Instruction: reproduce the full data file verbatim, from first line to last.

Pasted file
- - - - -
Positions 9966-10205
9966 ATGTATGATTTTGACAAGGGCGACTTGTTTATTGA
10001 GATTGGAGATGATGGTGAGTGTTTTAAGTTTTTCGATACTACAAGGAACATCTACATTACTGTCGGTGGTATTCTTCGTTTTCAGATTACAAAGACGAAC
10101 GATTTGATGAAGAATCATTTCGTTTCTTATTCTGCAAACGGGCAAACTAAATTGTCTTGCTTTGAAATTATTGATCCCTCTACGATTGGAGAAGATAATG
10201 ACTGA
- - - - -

Positions 9966-10205
9966 ATGTATGATTTTGACAAGGGCGACTTGTTTATTGA
10001 GATTGGAGATGATGGTGAGTGTTTTAAGTTTTTCGATACTACAAGGAACATCTACATTACTGTCGGTGGTATTCTTCGTTTTCAGATTACAAAGACGAAC
10101 GATTTGATGAAGAATCATTTCGTTTCTTATTCTGCAAACGGGCAAACTAAATTGTCTTGCTTTGAAATTATTGATCCCTCTACGATTGGAGAAGATAATG
10201 ACTGA